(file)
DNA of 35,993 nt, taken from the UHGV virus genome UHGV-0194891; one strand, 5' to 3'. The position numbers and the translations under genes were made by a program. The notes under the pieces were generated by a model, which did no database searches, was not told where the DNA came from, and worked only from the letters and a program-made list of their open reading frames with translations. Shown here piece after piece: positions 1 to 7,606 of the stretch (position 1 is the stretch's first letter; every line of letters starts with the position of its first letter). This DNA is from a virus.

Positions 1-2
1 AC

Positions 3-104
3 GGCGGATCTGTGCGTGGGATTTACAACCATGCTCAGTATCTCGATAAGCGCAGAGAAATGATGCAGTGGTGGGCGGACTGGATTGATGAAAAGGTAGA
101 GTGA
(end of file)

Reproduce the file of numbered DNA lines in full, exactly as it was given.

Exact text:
DNA of 35,993 nt, taken from the UHGV virus genome UHGV-0194891; one strand, 5' to 3'. The position numbers and the translations under genes were made by a program. The notes under the pieces were generated by a model, which did no database searches, was not told where the DNA came from, and worked only from the letters and a program-made list of their open reading frames with translations. Shown here piece after piece: positions 1 to 7,606 of the stretch (position 1 is the stretch's first letter; every line of letters starts with the position of its first letter). This DNA is from a virus.

Positions 1-2
1 AC

Positions 3-104
3 GGCGGATCTGTGCGTGGGATTTACAACCATGCTCAGTATCTCGATAAGCGCAGAGAAATGATGCAGTGGTGGGCGGACTGGATTGATGAAAAGGTAGA
101 GTGA